Demonstration of a blowgun at Ocanaluftee Indian Village in Cherokee, North Carolina.

Cherokee Historical Village Recovers Some Stolen Items, Investigation Continues

ICTMN Staff
9/21/12

Following a theft at the Oconaluftee Indian Village in Cherokee, North Carolina at the end of August, some of the stolen items have been recovered, but not all.

Freddy Wilnoty, who works at the village, found some of the items at local area shops and purchased them with his own money to return them to the village.

Items he bought included a blowgun belonging to William “Juggie” Swimmer, one of his own flint knives and piece of elk antler that had been cut up and made into a knife handle.

Wilnoty spent $250 of his own money to get the items back.

Laura Blythe, program and education resource manager for the Cherokee Historical Association, said he will be reimbursed for his out of pocket expense, as well as receiving a reward for finding the items, but she would not disclose how much reward money would be given.

She said no arrests have been made, but they have some leads. She couldn’t speak further about those leads as the investigation into the crime is ongoing.

Oconaluftee Indian Village Assistant Manager Davy Arch thinks the thief was mainly after Swimmer’s blowgun.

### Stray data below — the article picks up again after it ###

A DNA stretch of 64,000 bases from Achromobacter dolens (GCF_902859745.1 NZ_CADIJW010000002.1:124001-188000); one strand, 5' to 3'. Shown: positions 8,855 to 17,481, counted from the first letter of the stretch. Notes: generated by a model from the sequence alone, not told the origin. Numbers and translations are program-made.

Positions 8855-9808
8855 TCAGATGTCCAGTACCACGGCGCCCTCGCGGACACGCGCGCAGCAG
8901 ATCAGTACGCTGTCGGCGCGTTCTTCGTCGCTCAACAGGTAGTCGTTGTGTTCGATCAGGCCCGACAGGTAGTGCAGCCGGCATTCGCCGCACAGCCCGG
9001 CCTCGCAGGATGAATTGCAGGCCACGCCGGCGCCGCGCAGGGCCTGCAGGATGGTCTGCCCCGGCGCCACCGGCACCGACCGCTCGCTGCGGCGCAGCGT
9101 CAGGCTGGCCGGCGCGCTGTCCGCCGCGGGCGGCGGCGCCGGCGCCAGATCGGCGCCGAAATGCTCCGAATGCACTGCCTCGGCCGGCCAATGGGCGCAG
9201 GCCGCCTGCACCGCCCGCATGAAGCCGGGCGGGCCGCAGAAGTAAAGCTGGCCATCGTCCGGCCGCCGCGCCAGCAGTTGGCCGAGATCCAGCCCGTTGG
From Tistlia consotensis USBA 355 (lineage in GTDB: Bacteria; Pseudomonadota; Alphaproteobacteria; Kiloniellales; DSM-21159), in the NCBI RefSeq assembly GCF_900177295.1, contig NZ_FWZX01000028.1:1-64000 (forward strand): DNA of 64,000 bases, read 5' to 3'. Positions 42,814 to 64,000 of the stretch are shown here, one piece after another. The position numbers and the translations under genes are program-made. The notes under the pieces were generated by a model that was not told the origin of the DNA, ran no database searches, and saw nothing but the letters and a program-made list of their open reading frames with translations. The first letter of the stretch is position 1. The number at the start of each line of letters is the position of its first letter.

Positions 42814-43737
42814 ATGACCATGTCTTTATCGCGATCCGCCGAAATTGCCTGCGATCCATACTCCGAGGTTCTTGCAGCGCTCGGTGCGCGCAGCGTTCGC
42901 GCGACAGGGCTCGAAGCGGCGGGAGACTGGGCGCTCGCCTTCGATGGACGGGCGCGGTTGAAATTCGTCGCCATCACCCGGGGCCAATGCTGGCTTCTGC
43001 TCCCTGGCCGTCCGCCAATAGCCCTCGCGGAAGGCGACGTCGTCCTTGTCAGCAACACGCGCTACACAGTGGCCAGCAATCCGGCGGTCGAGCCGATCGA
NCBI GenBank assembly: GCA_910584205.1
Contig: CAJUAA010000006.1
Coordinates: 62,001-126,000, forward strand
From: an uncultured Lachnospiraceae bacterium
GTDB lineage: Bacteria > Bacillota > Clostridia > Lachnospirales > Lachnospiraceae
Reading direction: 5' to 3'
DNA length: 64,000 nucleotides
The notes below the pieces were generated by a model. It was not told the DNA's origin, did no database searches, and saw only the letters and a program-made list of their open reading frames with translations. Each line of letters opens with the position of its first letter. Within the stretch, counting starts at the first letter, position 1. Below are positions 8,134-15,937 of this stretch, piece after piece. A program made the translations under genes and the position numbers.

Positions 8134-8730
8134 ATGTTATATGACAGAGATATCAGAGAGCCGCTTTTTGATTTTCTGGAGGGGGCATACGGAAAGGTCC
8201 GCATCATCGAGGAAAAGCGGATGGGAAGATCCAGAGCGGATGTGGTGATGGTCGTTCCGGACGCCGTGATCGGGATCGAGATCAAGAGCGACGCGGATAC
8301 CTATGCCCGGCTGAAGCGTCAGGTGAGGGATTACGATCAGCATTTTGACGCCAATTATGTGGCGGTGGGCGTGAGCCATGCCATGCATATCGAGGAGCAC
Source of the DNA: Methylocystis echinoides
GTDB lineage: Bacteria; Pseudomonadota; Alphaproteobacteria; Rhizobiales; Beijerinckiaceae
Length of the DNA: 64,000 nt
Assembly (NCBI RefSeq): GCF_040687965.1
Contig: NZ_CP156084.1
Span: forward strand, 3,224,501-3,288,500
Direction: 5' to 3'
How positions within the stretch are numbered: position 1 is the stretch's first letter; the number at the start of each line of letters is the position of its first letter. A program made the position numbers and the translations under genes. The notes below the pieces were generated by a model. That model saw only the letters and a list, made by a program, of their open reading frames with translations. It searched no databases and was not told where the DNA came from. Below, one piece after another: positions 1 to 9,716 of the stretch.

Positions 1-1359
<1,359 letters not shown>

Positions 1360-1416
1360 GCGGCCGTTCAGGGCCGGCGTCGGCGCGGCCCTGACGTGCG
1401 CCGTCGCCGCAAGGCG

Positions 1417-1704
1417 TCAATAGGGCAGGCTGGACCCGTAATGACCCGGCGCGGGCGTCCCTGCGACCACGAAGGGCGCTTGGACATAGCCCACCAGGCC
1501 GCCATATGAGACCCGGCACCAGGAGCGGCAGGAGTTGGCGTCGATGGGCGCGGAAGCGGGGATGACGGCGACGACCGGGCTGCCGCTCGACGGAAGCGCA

“I think it was somebody who knew where it was at—it was just a crime of convenience to take the other stuff,” he said, adding that the blowgun could have been worth anywhere from $100 to $200 depending on the buyer.

But the blowgun is invaluable to Swimmer, a world-champion blowgun expert, who made it 25 years ago and has won numerous competitions with it. He was happy to get it back, even though about a foot had been cut off the end of it.

“He was disappointed it had been damaged, but was elated to get it back,” Arch said. “He competed with it this past weekend and said it didn’t feel the same, but it worked almost as well as it had before.”

To report any information regarding the items, call the Cherokee Historical Association at 828-497-2111 or 828-736-6393.

Related article:

Sacred and Traditional Items Stolen From Cherokee Historical Village

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